No one likes to talk about it, but the odds of an individual startup making it are pretty daunting. If you want to shift those odds in your favor, one of the most important things to do is to understand where the potential traps are.
Kevin Smith, Founder and CEO of SEEDCHANGE, and Glenn McCrae, Chief Strategy Officer for Early Growth, gave their insights into some of the biggest threats startups face plus ways to head them off during our Startup Killers webinar.
1. Choosing the wrong co-founder (s)
This might be tough to stomach, but founders themselves pose the greatest threats to the viability of their startups. This is mainly because of disagreements between founders and premature departures.
When it comes to picking a co-founder choose wisely. Look for someone who will be in it for the long haul. Much like dating, it comes down to alignment on values, compatible approaches to handling ups and downs, and coming up with a back up plan in case things don’t work out.
To avoid a disaster, plan ahead for the possibility of a co-founder leaving. A good way to do this is to have a Founders’ Agreement in place. The process of creating one is an important way to raise issues and set common expectations on things like:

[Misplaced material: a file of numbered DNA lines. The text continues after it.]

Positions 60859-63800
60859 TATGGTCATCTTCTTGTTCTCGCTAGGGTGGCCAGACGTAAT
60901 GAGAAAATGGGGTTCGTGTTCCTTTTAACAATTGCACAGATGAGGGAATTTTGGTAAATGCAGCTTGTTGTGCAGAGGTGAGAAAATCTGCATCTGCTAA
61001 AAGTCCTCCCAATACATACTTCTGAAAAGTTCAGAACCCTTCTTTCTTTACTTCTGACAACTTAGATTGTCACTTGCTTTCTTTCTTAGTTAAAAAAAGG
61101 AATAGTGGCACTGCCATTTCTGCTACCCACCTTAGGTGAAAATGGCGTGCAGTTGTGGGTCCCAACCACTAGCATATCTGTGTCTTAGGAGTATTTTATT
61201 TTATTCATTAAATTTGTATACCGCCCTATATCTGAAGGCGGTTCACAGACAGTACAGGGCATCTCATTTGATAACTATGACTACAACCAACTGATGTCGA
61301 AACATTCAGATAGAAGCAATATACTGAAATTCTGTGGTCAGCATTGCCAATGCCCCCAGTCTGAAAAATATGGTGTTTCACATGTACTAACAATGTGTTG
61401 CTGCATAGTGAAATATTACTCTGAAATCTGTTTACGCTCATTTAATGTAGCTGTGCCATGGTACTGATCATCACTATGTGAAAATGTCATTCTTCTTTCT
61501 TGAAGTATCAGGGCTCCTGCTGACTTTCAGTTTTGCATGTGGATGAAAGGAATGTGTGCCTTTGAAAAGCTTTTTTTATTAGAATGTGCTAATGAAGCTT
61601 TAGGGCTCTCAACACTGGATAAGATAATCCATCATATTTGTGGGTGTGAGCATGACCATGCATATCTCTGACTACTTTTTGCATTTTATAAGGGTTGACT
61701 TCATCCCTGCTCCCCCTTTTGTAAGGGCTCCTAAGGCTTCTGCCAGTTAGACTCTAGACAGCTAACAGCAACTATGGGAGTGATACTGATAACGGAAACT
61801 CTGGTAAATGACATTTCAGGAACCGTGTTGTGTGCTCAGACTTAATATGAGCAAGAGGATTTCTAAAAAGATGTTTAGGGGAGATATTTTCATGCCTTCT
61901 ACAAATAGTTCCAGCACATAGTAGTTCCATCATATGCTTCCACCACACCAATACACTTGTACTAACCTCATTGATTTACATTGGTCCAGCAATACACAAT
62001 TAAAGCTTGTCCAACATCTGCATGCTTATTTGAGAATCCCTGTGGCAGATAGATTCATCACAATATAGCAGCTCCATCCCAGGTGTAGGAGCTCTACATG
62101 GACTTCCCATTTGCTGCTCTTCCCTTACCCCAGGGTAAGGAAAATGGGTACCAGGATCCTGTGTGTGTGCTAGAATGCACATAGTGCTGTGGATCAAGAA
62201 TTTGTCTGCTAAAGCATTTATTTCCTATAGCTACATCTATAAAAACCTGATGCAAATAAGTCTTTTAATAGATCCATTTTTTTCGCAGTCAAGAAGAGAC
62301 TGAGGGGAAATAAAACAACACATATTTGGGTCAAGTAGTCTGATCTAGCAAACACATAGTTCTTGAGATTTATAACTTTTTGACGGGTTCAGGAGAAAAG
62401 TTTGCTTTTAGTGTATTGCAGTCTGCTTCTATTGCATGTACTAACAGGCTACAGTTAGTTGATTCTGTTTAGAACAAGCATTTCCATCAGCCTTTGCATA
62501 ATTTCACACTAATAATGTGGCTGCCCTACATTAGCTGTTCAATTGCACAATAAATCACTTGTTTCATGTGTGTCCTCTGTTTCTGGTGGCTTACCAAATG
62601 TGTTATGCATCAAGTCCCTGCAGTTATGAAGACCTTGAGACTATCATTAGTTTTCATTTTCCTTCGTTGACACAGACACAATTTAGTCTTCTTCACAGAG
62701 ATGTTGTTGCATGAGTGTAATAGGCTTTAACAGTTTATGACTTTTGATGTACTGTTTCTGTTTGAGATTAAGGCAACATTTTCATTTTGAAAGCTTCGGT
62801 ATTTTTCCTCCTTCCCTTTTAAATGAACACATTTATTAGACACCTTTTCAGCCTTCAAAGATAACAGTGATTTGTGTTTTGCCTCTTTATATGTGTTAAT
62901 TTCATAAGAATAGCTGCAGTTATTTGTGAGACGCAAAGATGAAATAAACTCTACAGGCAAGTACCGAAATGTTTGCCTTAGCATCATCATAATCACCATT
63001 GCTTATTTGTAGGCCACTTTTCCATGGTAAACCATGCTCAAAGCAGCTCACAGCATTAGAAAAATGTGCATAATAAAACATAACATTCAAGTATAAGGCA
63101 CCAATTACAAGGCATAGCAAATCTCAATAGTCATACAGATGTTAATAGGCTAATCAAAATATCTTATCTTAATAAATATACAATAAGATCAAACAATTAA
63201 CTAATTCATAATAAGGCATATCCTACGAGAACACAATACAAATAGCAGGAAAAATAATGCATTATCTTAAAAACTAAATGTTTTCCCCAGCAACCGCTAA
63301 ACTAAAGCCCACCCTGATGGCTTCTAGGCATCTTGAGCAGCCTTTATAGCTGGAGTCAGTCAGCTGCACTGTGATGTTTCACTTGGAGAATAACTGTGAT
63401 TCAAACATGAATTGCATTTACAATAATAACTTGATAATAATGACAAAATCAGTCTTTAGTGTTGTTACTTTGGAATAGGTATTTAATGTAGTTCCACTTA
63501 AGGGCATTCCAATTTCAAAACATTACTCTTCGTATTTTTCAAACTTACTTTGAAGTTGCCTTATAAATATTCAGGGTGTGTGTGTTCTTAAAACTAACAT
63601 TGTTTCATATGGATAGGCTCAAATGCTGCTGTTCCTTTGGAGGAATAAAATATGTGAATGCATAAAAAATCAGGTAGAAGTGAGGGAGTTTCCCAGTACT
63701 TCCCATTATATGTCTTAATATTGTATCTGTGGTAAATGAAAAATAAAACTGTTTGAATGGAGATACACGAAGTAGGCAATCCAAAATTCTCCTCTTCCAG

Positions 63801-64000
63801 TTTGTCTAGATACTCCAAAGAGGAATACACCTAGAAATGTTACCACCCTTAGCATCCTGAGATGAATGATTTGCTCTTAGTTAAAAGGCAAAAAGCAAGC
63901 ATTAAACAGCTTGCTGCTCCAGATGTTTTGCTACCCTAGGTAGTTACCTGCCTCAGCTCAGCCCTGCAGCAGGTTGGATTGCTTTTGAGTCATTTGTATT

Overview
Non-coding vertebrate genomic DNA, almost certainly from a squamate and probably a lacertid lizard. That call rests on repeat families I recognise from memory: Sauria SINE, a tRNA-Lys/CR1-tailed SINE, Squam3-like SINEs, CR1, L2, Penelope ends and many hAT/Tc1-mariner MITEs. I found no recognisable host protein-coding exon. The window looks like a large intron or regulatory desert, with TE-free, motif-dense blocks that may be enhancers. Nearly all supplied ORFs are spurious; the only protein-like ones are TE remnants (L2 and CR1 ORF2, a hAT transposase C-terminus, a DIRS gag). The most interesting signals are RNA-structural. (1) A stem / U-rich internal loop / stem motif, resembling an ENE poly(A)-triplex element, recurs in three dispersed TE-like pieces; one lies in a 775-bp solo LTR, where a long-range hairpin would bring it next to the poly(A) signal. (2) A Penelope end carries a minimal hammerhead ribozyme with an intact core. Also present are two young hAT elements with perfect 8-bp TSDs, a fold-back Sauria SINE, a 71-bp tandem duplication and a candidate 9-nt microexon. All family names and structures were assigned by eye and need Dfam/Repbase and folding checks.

- Roles and responsibilities
- Equity split
- Relative cash contributions
- Time commitment
- What to do if one of you leaves
As part of the agreement, put a vesting plan in place for your equity. Four year vesting with a one year cliff is pretty standard.
2. Playing “Who’s on first?” with intellectual property
Make sure you know who owns yours. It probably sounds obvious, but plenty of startup founders have been surprised to learn that “their” IP was owned by the software developer who just jumped ship, an academic institution one of the cofounders graduated from, or the company one of the founders worked at before she came onboard.
If you haven’t legally assigned the property rights to your company, you don’t own the IP even if your co-founder developed it while working on your business. Read the fine print and make sure you go through the process of getting all IP assigned to the business through a Confidential Information and Invention Assignment Agreement.